SOS phones dead on the expressway
The Delhi-Gurgaon Expressway is 27.7 km long and is used by more than five lakh vehicles every day.india Updated: Apr 25, 2010 23:53 IST
The Delhi-Gurgaon Expressway is 27.7 km long and is used by more than five lakh vehicles every day.
There are 24 GSM-based SOS phone booths on the stretch.
Not one can be used when faced with an emergency.
HT checked all 24 booths installed by Jaypee DSC Limited, the concessionaire company, between RTR junction (New Delhi) and Kherki Daula toll Plaza (42nd Milestone in Gurgaon).
The findings were shocking.
Some have been stolen, some vandalised, others don't work.
Of the 24 booths, 14 were installed on the 18-km Gurgaon stretch and the remaining on the 10-km Delhi stretch of the expressway.
In a majority of booths, the phone battery charged by solar panels was missing.
In many places, even the solar panels were missing.
In booths where phones were intact, we tried dialling the emergency helpline number.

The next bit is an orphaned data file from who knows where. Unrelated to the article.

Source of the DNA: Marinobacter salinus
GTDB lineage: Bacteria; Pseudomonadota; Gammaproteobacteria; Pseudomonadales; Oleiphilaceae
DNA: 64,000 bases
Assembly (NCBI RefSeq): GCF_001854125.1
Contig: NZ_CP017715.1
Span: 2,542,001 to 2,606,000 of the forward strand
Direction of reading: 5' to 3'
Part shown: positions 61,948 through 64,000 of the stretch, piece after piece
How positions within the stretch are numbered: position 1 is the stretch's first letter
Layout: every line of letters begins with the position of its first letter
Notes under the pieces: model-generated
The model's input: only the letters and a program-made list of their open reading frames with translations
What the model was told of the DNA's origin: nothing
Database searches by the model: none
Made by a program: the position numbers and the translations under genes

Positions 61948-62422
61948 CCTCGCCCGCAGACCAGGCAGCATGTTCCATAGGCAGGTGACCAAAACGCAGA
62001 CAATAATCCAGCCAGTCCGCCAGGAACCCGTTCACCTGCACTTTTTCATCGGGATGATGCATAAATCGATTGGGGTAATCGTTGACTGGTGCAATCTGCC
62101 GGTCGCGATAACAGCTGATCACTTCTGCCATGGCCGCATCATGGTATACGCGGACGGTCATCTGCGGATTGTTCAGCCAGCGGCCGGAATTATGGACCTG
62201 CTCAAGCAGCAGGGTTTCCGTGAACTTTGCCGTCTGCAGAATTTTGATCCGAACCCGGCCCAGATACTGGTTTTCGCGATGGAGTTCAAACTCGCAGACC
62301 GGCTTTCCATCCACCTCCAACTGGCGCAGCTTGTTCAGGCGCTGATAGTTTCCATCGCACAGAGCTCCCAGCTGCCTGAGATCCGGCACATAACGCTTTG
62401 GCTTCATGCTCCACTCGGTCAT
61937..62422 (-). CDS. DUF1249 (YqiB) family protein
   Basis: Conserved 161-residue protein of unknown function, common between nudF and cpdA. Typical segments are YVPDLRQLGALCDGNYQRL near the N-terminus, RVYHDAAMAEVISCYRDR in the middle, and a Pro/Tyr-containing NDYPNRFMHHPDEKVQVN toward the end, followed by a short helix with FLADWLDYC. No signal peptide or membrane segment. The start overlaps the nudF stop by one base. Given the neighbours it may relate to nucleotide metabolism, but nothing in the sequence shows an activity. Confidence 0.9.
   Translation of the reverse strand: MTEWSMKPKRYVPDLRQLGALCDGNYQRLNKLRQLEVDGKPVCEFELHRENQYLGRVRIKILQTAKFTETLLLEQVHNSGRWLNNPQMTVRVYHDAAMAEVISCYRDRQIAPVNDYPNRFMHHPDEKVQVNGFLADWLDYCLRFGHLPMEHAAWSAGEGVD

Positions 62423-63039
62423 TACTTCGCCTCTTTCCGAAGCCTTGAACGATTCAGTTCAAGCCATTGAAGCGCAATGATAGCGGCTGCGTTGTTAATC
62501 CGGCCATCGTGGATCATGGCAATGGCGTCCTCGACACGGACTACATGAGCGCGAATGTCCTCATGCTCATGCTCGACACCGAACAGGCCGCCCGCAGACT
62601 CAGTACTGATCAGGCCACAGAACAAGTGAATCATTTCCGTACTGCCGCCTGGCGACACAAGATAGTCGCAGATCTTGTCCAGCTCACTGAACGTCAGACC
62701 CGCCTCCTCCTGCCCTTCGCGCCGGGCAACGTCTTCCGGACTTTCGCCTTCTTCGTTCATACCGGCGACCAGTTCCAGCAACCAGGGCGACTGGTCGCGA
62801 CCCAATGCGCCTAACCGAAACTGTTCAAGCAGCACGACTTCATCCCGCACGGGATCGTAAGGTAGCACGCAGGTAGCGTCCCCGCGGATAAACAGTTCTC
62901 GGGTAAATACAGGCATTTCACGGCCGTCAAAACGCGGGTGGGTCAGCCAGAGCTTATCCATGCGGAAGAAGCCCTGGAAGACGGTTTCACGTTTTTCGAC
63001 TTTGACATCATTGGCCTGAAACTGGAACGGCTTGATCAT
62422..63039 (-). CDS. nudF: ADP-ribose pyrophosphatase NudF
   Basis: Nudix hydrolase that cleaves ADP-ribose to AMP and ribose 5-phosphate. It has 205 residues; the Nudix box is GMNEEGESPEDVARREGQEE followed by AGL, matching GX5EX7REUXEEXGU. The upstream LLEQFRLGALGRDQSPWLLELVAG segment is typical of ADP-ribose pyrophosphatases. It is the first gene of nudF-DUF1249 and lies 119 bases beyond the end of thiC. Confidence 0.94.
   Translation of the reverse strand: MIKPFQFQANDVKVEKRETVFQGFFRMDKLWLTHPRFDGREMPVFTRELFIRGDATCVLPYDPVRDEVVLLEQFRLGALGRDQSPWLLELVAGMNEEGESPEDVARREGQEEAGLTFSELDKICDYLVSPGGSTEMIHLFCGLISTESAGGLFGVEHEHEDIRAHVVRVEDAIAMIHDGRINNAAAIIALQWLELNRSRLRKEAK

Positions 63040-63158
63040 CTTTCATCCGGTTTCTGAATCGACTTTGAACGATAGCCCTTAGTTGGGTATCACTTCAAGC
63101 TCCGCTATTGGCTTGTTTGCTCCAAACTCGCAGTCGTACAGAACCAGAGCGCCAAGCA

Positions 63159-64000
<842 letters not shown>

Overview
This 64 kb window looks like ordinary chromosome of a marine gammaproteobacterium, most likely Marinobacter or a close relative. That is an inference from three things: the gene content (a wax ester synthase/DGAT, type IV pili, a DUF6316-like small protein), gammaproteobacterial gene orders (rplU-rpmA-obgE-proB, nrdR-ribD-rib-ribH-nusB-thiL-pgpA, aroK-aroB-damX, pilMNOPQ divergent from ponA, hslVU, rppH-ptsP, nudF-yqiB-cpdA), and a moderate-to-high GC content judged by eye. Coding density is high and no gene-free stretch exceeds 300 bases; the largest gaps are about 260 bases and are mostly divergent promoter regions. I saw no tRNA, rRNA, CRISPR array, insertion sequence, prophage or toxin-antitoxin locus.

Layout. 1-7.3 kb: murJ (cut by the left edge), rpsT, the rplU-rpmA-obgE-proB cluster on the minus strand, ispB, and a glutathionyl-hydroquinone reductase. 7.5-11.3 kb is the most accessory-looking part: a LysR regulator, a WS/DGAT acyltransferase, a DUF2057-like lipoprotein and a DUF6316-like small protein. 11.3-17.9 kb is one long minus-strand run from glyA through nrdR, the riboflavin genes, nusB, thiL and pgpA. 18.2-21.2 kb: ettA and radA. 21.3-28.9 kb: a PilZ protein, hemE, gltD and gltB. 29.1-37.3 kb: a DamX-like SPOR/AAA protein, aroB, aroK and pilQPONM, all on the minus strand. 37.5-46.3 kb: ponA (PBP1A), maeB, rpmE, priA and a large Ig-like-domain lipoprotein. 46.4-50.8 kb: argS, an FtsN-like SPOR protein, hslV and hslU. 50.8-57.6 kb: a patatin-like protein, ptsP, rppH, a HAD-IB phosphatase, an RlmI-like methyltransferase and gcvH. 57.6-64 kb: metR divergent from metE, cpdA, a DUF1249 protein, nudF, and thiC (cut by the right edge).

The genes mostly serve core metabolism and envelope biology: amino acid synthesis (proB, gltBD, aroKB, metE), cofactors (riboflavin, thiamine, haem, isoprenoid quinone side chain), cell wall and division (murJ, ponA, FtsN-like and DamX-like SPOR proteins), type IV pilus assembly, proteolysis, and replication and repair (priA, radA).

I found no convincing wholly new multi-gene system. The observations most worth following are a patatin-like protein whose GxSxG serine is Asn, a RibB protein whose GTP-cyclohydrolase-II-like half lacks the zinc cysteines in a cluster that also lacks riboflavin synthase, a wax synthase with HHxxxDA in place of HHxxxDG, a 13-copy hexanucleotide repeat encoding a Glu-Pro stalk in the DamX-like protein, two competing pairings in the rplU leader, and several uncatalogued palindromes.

But there was no dial tone.
The concessionaire company admitted a majority of the SOS booths were out of order but 11 were working.
It claimed the theft of equipment had forced it to introduce the toll free helpline 1800 103 1700 that commuters could dial from their mobile phones.
“I got to know of these dummy phones two months ago when I tried to inform the corridor control of an accident I witnessed on the Rajokari flyover,” said Rejimon C.K., president of Dwarka Forum that fights for better facilities on the Gurgaon Expressway.
“I rushed to a guard for help but even he did not know how to use it.”
Another commuter K.S. Anand, who lost his son in a road accident on Gurgaon Expressway last year, said he checked and tried using all the 10 SOS booths on the Delhi stretch but was “shocked to find not a single machine worked”.
DSC, however, put up a brave front saying, “We have an efficient emergency response system in place on Delhi Gurgaon Expressway consisting of SOS booths and the emergency toll free number to help commuters in case of any distress.”
A DSC statement said, “The SOS booths are prone to...vandalisation... are undergoing maintenance now. We urge the authorities and the commuters to help us control such vandalism by reporting such cases.”